What's the difference for Cao Cao's SGZ biography?

Questions, feedback, suggestions, and Kongming's Archives projects.

What's the difference for Cao Cao's SGZ biography?

Unread postby Cloud Strife » Sat Nov 04, 2006 1:47 am

I'm going to read Cao Cao's SGZ biography and I will like to know what's the difference between Jack Yuan's version and Adrian Loder. I know that Adrian Loder's version has Pei Songzhi's notes as well as his own, but is that the only difference? Also, how come each author has different wording? Were there 2 different people who wrote about Cao Cao which explains why both authors used different wording? Who was the author that Jack Yuan translanted from? I know that Adrian Loder translated from Pei Songzhi. This goes as well for other people Jack Yuan did, like the Five Tiger Generals, Sun Ce, Sun Jian, Zhuge Liang, ectera. Well, thanks in advance!
User avatar
Cloud Strife
Scholar
 
Posts: 352
Joined: Tue Jul 08, 2003 6:00 pm

Unread postby James » Sat Nov 04, 2006 4:48 am

Quick answer. They are translated from the same author, Chen Shou. Long answer, when you translate this archaic traditional Chinese you are left with English that barely makes any sense unless you completely reword it. Chinese grammar differentiates so much that you really don’t have much a choice. This is why you will see very different wording in two separate translations. What matters is that the <i>information</i> is consistent.

And that’s another reason why we are happy to feature several translations. Some parts of these translations are so complicated that even highly skilled professional translators have to research it for extensive periods of time. It is nice to be able to compare biographies to help isolate these instances, which are usually fleshed out properly in debate.
Kongming’s Archives – Romance of the Three Kingdoms Novel, History and Games
“ They who can give up essential liberty to obtain a little temporary safety, deserve neither liberty nor safety.”
  — Ben Franklin
User avatar
James
Sausaged Fish
Sausaged Fish
 
Posts: 17938
Joined: Fri Jun 14, 2002 3:21 pm
Location: Happy Valley, UT

Unread postby Liu Yuante » Sat Nov 04, 2006 4:58 pm

To elaborate on the difference in word choice and phrasing, Jack Yuan is much more eloquent than I could ever be, unless I consciously aimed to do so, which would then end up just sounding pretentious. His writing is very pleasing and well-constructed. However, in doing this it also has a tendency to bypass some shades of meaning found in the original - it is very much adapted to English, which, arguably, is what a translation ought to do. It is not what I would call a 100% literal translation, whether this is good or bad is up to you.

My translation strives to be as literal as possible, even in places where this leads to some moments of awkwardness or unfamiliar phrasing/meaning in English. I did everything possible to preserve not only meaning of individual word choices but also the syntax or word order. Mr. Yuan's translation is also fairly economical with his words - it is eloquent, not flowery. My translation, even in comparing only the main body of the bio, minus Pei's notes, is much longer than his. In many places I found that conveying the mood or subtext of a Chinese passage required, at least in my unskilled hands, a fair amount of extra verbiage in English.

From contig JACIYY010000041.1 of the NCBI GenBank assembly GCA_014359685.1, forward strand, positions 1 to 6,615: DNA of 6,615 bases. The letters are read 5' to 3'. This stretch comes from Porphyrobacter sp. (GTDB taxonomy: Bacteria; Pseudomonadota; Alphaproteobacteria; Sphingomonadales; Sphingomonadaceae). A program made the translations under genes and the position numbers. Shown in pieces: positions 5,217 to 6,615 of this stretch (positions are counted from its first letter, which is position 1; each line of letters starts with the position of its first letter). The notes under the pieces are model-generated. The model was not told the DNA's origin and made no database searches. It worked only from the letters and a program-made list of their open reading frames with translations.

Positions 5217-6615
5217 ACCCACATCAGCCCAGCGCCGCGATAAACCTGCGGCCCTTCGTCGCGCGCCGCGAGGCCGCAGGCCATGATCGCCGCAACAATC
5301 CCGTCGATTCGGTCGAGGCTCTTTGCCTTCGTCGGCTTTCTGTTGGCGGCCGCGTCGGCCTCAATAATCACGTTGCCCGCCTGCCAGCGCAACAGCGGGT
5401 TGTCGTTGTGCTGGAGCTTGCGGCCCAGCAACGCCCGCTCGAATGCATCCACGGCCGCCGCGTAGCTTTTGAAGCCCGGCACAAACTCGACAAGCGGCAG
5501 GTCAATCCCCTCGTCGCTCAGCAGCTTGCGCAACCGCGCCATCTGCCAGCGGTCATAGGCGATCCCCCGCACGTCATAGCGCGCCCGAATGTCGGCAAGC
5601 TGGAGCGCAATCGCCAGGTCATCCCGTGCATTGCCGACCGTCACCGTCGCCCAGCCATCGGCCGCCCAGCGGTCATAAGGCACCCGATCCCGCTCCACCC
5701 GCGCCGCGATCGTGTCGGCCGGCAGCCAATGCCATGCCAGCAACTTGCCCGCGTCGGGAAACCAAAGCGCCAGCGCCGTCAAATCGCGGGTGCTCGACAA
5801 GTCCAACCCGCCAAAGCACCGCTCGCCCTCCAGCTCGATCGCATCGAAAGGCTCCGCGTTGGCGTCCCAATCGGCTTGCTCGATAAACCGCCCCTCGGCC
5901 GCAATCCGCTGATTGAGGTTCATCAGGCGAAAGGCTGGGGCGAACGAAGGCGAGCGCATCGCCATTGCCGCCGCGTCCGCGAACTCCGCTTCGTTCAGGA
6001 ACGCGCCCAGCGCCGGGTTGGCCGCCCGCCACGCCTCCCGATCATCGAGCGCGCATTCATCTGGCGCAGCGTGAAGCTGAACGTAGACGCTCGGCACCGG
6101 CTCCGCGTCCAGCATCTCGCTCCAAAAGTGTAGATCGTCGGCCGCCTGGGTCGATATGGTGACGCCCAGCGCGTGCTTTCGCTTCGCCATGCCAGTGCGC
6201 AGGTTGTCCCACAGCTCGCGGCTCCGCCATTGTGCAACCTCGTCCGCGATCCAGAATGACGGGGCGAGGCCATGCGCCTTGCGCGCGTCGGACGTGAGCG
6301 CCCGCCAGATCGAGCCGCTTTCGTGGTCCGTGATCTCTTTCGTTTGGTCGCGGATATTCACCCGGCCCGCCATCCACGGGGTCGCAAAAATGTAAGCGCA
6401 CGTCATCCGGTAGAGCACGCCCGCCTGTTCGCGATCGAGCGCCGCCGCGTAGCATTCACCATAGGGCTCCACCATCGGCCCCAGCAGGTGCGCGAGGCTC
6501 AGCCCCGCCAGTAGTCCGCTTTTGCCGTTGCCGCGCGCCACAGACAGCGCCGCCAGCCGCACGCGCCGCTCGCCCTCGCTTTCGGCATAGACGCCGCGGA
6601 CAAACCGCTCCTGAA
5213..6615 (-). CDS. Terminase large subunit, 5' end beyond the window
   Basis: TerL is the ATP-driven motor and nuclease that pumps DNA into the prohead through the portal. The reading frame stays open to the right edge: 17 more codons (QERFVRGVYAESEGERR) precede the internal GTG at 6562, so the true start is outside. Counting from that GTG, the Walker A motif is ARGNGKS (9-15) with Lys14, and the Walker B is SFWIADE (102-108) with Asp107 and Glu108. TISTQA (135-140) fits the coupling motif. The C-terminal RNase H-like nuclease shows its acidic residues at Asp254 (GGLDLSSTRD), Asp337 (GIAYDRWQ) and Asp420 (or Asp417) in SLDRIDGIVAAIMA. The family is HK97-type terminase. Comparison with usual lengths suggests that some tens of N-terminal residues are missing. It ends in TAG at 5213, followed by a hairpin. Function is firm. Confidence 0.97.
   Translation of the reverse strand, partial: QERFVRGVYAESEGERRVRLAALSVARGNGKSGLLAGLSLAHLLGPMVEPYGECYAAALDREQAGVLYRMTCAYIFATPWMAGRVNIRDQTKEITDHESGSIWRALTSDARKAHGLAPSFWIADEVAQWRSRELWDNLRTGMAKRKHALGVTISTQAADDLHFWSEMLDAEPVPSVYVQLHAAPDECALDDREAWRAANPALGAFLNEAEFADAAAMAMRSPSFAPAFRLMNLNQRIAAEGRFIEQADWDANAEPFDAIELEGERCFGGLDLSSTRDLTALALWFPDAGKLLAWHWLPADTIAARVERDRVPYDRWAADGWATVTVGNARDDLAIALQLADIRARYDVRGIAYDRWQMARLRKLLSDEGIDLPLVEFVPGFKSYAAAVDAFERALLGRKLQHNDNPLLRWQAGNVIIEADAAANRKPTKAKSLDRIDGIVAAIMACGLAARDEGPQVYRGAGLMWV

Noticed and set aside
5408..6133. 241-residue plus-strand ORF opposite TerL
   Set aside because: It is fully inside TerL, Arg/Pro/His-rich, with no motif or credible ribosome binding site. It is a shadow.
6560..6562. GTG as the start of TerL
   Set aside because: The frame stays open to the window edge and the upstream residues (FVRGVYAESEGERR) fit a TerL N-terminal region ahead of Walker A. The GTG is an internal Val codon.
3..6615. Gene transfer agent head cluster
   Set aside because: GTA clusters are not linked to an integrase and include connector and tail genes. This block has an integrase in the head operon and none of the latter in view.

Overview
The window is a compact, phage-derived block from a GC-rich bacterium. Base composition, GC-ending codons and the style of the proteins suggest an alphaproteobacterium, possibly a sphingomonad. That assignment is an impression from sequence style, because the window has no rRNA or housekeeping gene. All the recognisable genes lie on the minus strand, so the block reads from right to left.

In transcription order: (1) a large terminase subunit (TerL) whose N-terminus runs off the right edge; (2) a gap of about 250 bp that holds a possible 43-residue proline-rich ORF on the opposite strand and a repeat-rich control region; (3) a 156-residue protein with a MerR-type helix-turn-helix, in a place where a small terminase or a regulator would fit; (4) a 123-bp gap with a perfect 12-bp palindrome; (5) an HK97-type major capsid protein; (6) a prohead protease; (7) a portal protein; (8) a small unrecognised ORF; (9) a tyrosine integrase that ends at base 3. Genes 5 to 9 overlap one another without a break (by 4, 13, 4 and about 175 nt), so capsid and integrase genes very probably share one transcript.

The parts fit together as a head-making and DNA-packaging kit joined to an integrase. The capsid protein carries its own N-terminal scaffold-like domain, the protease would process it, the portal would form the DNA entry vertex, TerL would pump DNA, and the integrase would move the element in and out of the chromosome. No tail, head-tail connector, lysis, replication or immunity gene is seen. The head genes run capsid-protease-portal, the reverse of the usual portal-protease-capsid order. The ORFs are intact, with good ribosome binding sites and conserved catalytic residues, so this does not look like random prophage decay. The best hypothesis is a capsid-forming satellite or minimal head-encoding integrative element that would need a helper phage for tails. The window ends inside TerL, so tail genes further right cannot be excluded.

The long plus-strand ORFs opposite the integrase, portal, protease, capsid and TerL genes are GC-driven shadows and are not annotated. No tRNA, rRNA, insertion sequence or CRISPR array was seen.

Basically, mine is long, literal, convoluted in places and fairly ugly with little adornment. Mr. Yuan's has brevity, is not preoccupied with being always completely literal, flows smoothly and is rather pretty. It certainly reads more easily. James in his assessment has been a little vague, so it is probably better that I, as one of the translators, stands up and gives the differences as I see them. It would be even better if we could get Jack Yuan to give his perspective but I suppose that probably isn't going to happen. I personally prefer mine because I am fastidious and a stickler for details; however, Jack Yuan's knowledge of Chinese surpasses mine so it is possible there may be an error or three somewhere in mine that he does not make.

EDIT: Also, to repeat what James said, both are translated from the work of Chen Shou, mine also includes Pei Songzhi's notes on top of that. You may also find differences in the titles and military positions; I follow the work of Hans Bielenstein and Rafe de Crespigny in translating official positions and military titles, but I don't know what method Mr. Yuan used for translating these things.

Adrian
Last edited by Liu Yuante on Sun Nov 05, 2006 1:55 pm, edited 1 time in total.
User avatar
Liu Yuante
绯红王
 
Posts: 2682
Joined: Mon Apr 12, 2004 12:20 am

Unread postby James » Sun Nov 05, 2006 5:34 am

As a deliberate effort to hold true to the biography’s original meaning does mean a great deal to me when viewing biographies, my words were truly not presented in a diplomatic regard. If any diplomacy was delivered, it was in portraying the site as a whole—not Adrian’s translation of Cao Cao’s biography.

Both serve their own purpose, and I believe that! :)
Kongming’s Archives – Romance of the Three Kingdoms Novel, History and Games
“ They who can give up essential liberty to obtain a little temporary safety, deserve neither liberty nor safety.”
  — Ben Franklin
User avatar
James
Sausaged Fish
Sausaged Fish
 
Posts: 17938
Joined: Fri Jun 14, 2002 3:21 pm
Location: Happy Valley, UT


Return to Kongming's Archives

Who is online

Users browsing this forum: No registered users and 0 guests

Copyright © 2002–2008 Kongming’s Archives. All Rights Reserved